High School Counselors Who Won’t Make Advocacy Calls
If your child is a senior who happens to be waitlisted at a highly selective university that he or she very much wishes to attend, the school counselor should absolutely be making an advocacy call on your child’s behalf. Yes, the school counselor should be picking up the phone, dialing the admissions office of the school that has waitlisted your child, and asking to speak with the regional representative. Once the regional rep is on the line, the school counselor should lobby for your child. They should fight for them — and ideally present them in the same way your child portrayed themselves in their Letter of Enthusiasm. Of course, if your child didn’t happen to work with Ivy Coach on a Letter of Enthusiasm, he or she probably made the mistake of bragging and updating the school on all he or she has achieved since first applying all of four months ago. But hopefully not?
In any case, we’re all for a school counselor lobbying for their student. We’re all for that school counselor checking in regularly with the admissions office on behalf of that student (though we are not in favor of the student making any other contacts beyond the Letter of Enthusiasm as that would only risk annoying admissions officers). And so many wonderful high school counselors do make such advocacy calls. So many wonderful high school counselors do fight for their students, particularly the ones they care about most. Over the last three decades, we’ve seen how these advocacy calls work. Heck, the Founder of Ivy Coach, Bev Taylor, placed so many of these advocacy calls over her years as a high school counselor — and witnessed how they so often worked. A Duke University admissions officer once even said the following after admitting one of Bev’s students off the waitlist: “As much as I love hearing from you every day, we’ve offered your student admission off the waitlist so we can each have more time in our days. You can tell the principal and her chemistry and history teachers as much as well. They call every other day!”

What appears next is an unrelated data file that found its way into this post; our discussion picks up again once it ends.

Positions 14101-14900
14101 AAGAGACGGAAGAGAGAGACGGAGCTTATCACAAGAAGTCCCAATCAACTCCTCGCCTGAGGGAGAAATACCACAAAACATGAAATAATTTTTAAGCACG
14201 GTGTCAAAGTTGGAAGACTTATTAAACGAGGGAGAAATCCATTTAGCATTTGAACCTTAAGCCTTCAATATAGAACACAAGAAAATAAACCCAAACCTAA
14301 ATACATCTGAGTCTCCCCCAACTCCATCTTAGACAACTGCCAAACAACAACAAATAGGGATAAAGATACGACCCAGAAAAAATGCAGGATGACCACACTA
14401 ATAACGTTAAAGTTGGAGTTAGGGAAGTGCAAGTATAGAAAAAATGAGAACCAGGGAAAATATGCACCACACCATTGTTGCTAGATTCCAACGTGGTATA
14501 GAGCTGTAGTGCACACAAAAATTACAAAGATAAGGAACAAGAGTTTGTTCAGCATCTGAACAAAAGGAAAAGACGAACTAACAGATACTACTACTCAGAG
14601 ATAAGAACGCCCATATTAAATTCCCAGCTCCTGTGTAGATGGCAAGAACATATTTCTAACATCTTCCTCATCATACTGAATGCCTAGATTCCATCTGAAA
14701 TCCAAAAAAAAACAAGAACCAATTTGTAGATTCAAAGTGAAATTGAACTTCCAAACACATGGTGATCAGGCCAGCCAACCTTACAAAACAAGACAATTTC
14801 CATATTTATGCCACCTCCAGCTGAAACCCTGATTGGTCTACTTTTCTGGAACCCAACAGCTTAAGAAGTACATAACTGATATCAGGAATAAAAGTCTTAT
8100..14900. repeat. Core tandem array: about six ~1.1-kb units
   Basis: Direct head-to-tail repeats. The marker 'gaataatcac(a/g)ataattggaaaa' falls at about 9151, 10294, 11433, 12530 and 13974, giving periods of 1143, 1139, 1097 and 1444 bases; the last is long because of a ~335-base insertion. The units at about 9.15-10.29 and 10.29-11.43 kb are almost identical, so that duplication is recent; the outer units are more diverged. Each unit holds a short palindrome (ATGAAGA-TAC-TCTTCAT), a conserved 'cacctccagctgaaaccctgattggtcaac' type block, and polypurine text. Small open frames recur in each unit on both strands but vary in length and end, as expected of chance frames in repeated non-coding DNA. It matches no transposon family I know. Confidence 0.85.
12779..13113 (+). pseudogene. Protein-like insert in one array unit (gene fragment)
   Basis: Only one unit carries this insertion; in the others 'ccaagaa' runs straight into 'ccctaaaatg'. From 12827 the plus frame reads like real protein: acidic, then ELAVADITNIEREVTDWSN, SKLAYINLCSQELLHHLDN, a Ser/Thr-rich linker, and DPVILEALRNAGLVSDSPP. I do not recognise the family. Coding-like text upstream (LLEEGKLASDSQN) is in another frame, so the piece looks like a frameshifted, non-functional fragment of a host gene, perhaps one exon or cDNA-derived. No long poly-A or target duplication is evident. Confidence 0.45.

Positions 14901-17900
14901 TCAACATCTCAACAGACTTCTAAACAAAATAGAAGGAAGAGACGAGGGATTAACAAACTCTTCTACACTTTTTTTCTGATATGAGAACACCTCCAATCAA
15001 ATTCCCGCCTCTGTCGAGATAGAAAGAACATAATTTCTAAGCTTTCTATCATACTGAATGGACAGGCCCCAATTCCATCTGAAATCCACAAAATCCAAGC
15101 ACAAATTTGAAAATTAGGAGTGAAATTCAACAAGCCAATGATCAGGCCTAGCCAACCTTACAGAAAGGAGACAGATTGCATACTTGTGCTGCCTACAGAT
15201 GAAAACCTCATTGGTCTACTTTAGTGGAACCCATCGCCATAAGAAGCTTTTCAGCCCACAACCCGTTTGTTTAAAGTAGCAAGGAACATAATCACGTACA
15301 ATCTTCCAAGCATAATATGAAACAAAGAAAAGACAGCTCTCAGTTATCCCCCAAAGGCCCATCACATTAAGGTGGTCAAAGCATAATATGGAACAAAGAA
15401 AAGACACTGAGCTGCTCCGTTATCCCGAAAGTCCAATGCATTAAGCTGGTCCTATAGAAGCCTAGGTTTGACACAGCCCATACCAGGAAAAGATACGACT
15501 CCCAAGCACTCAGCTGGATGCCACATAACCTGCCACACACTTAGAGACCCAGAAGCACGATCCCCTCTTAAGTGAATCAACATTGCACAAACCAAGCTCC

This leads us to the lame high school counselors who refuse to make such advocacy calls — and, yes, they are lame. What do we think of these lame high school counselors, you ask? We think they don’t understand their role. We think they don’t understand the highly selective college admissions process. We think they’re entirely lazy, hiding behind the excuse that they don’t want to fight for one of their students over one of their other students. Oh please. They should be fighting for both of their students. That is quite literally their job. They’ll simply have more positive things to say about the student they care about most — and that will shine through to admissions officers. So to those parents who ask their child’s school counselor to make an advocacy call on their child’s behalf only to be met with a refusal, no matter how eloquent their excuse, know you’ve got a lazy high school counselor on your hands who isn’t properly doing their job.
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